THE HAGUE -- More than 80 non-governmental organizations (NGOs) from around the world launched a campaign on Thursday to ban cluster bombs, which are widely used, including by the United States in Iraq and Afghanistan.
Cluster bombs are designed to widely scatter smaller explosive charges which, in theory, detonate when they hit their target, causing horrific injuries.
But experts estimate between five and 30 percent of these bomblets do not explode immediately on contact and continue to put innocent lives at risk, notably children, long after a conflict has ended.
The Cluster Munitions Coalition, which including NGOs such as Human Rights Watch and Handicap International, said in a statement it wanted the production and trade of cluster bombs to be banned "until their humanitarian problems have been resolved".
The coalition also wants countries who use cluster bombs to be obliged to clear those that do not explode and provide assistance to victims.
"We joined together because the lack of restriction in the use of cluster bombs is taking a toll that is unacceptable," Paul Hannon, director of Mines Action Canada, said at the launch of the campaign in The Hague.
Fifty-eight countries possess cluster bombs in their weapons arsenal. The United States, China and Russia hold the largest stocks.
Later this month, international negotiations are due to take place in Geneva on extending the United Nations' 1980 Convention on Conventional Weapons to cover so-called "unexploded remnants of war".
But Dutch Foreign Minister Jaap de Hoop Scheffer, whose country is chairing the negotiations, told the launch many of the governments who possess cluster bombs were opposed to any constraints on their use.
He said it was unlikely that nations with cluster bombs would agree at present to any moratorium on their production, trade or use.
"I believe this is not currently attainable," he said. "Even a provision on technical specifications is too far-reaching in the eyes of other countries at this point in time."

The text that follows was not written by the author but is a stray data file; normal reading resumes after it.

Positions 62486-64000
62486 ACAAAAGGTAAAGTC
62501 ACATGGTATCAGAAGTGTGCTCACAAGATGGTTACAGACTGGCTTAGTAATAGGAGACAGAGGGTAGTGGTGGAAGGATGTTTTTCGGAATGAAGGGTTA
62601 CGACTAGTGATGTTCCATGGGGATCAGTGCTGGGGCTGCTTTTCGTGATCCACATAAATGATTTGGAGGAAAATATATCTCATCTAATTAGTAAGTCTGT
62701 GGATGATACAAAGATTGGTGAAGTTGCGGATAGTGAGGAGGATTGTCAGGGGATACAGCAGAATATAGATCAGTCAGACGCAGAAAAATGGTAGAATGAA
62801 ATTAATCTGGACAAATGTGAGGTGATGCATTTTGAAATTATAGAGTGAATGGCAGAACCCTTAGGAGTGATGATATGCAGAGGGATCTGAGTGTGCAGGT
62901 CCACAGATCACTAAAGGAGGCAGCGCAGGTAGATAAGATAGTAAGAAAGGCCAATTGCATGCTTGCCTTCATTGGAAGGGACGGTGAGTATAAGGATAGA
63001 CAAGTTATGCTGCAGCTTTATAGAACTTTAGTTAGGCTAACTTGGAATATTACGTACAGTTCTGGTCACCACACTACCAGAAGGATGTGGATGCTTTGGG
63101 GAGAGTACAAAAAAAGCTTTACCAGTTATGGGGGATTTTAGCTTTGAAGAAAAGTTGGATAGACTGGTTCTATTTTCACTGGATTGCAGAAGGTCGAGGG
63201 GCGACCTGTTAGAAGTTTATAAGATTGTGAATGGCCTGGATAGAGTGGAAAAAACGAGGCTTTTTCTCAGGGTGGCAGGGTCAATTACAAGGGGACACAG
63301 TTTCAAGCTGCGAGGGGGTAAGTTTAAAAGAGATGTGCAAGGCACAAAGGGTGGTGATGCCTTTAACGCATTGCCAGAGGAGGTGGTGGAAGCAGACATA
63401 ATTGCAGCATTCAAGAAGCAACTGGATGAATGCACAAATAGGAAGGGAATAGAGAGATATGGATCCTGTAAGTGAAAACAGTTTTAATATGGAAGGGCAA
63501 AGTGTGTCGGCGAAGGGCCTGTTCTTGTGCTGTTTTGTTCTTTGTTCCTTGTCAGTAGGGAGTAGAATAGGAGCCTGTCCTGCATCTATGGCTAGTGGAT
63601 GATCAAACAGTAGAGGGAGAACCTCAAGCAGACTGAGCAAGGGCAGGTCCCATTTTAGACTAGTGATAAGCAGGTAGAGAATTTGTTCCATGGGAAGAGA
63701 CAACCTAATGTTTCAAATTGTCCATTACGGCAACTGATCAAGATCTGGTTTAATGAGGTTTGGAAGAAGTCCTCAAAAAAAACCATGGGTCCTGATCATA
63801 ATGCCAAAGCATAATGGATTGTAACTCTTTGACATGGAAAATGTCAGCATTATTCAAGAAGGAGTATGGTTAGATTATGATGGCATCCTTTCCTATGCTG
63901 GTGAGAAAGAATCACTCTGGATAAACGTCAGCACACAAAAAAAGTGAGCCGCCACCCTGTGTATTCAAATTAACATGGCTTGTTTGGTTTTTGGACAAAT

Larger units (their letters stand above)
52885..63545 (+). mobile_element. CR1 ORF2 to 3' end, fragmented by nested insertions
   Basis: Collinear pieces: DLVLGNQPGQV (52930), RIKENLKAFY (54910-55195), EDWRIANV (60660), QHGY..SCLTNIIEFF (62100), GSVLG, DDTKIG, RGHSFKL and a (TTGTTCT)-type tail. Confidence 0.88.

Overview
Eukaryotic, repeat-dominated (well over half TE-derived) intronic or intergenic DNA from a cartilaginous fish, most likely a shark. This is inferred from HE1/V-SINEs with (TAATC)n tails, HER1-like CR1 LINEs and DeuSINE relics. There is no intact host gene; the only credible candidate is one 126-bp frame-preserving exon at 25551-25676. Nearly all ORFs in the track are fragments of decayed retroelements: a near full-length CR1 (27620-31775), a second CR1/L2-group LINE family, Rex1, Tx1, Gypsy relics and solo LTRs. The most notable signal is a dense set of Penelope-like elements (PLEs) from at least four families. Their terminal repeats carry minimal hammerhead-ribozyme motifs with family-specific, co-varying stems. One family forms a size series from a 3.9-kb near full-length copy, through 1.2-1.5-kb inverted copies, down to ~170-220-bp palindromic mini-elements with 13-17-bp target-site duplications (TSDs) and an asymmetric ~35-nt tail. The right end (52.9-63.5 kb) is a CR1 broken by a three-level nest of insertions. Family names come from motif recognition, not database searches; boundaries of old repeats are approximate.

The Cluster Munitions Coalition deplored the stance taken by these countries, pointing out that cluster bombs could be as devastating as landmines, which are banned under a UN treaty.
"These unexploded munitions act essentially like anti-personnel mines," said Hannon from Mines Action Canada. "These explosive remnants destroy lives long after conflict has ended and they impede reconstruction."
In Afghanistan 127 people were victims of cluster bombs in the 13 months form October 2001, when the United States began a bombing campaign against the Taliban and al-Qaeda. Nine out of ten victims were under 18, according to a report by Human Rights Watch (HRW).
The US-led war on Iraq might have ended over six months ago but cluster bombs remained an extremely serious problem there, according to Steve Goose, executive director of HRW's arms division.
"The situation in Iraq is particularly grave," he told the launch. "We estimate ... tens of thousands of unexploded munitions have been left behind."
Handicap International cited the case of Wahid, a 12-year-old Iraqi who picked up a strange metal object near his house in Kerbala, several weeks after the end of the war.
When it exploded it tore off his right hand, irreparably shattered three fingers on his left, and embedded scores of metal fragments in his skull and one leg.
A number of NGOs in the Cluster Munitions Coalition are also members of the Nobel-winning Campaign to Ban Landmines, which recently bemoaned Washington's continuing refusal to sign the UN Mine Ban Treaty.
© Copyright 2003 Agence France-Presse